We have all - at one point or another - suffered a fall. Oftentimes, our pride is hurt, but our bodies are just fine. Other times, though, we are seriously injured. Sometimes slips and falls are caused by the negligent or careless behaviors of another person or business. Proving that someone else is responsible for injuries you suffer in a fall can be difficult, but there are some actions that can be taken to help protect evidence should a claim be made in the future.
Documenting the scene
If you have been injured in a fall, your health is of the utmost concern. You need to seek treatment immediately if you are hurt. Once medical care has been provided, though, there are steps to take that could make a huge difference down the road.
Ideally, the scene of the fall should be documented by pictures, video, sketches or diagrams soon after the fall so that the details are fresh. Since most everyone has a camera phone these days, it is easier now than ever before to do this. Special attention should be given to any hazards or unusual conditions that contributed to the fall like cords, hoses, objects, tools, holes, ladders, etc.
It is best to take pictures or video from several different perspectives around the accident scene, including that of the victim at the time of the fall, as well as from doors, windows or other vantage points to get as comprehensive a view as possible. If the accident happened at night or very early in the morning, then pictures should be taken both in the same light and in the bright light of day to give a more accurate picture of the scene as the victim saw it at the time of the accident. Photo and video evidence are invaluable for proving an insurance claim or in a civil lawsuit.
The human element
Were there any witnesses to the accident? If so, then it is best to get a statement from them as soon as possible afterwards, while the details are fresh in their memory. It is important to also gather their names, addresses and phone numbers in case they are called upon to provide a more thorough statement in the future.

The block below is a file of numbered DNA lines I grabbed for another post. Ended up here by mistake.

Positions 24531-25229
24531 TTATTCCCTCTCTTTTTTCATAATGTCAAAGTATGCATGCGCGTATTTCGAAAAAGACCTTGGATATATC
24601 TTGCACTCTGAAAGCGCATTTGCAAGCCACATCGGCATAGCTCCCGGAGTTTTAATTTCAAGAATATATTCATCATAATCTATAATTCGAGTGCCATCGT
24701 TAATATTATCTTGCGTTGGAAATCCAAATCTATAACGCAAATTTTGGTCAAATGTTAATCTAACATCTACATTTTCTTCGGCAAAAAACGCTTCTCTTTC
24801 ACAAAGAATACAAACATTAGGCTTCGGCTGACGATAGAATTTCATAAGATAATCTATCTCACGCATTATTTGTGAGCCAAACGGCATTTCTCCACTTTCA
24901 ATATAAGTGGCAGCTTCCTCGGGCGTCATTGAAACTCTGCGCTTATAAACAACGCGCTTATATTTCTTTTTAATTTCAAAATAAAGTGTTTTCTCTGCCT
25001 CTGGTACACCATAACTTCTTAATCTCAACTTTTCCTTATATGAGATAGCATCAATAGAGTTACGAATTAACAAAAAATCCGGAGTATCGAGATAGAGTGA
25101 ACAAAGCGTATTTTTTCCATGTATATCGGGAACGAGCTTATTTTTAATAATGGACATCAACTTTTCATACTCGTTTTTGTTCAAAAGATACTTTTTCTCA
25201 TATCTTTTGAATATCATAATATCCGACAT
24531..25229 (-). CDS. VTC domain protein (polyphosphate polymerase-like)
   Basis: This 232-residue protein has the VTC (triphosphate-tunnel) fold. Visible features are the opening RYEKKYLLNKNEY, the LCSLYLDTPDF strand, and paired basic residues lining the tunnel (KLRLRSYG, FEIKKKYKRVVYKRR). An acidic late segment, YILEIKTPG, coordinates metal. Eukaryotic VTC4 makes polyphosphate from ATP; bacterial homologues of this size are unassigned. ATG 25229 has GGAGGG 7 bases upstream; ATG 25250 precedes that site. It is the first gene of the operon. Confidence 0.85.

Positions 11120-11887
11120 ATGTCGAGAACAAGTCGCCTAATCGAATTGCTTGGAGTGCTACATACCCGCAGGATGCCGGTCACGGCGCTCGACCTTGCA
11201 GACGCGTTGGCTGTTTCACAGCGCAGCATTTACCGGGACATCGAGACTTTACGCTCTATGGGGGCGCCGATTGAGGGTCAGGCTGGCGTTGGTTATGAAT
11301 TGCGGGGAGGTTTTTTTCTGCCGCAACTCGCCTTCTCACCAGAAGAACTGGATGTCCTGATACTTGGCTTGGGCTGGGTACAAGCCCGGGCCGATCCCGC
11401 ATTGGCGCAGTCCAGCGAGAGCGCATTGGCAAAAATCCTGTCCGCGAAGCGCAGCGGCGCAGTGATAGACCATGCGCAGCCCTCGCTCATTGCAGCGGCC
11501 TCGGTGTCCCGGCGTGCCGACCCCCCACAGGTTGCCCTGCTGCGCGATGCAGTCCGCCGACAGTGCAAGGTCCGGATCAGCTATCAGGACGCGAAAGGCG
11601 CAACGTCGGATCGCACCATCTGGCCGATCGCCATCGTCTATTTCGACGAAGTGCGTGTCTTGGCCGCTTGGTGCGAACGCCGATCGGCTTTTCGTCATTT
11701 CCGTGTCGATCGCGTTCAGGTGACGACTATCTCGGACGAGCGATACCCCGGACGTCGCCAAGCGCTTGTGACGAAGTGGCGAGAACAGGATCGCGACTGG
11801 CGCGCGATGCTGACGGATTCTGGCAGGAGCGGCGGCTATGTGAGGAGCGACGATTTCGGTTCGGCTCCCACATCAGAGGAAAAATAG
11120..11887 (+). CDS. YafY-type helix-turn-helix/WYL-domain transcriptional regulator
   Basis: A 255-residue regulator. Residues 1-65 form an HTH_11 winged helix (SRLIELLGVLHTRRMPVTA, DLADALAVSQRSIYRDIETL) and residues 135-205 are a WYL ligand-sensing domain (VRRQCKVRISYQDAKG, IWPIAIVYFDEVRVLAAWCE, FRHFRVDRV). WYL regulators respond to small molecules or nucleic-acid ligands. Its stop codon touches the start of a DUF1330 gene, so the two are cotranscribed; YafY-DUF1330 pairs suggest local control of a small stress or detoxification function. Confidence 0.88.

Even if there were no witnesses, evidence can still be gathered in the form of clothing and shoes worn at the time of the accident. Clothing can sometimes be particularly helpful, because tears, stains or scratch marks can help prove that a victim fell in the manner he or she has described.
Of course, it is also important that the victim write down what he or she remembers about the accident scene as soon as possible. This can be difficult, especially if the injuries were serious, but it can be vitally important to a later claim for compensation. The victim should be as thorough as possible, writing down everything he or she remembers about the scene, including the amount of daylight (if any), weather, presence of obstacles, witnesses, distance from a vantage point like a door or window and any other distinguishing characteristics, no matter how small, because they could prove helpful down the road.
If you have questions about whether or not you may have a claim relating to a slip and fall you have endured, consider speaking with a local personal injury attorney. Most attorneys offer free initial consultations for injured persons, and they have the knowledge necessary to give you an honest answer about your chances of successfully filing a claim to hold the responsible parties accountable.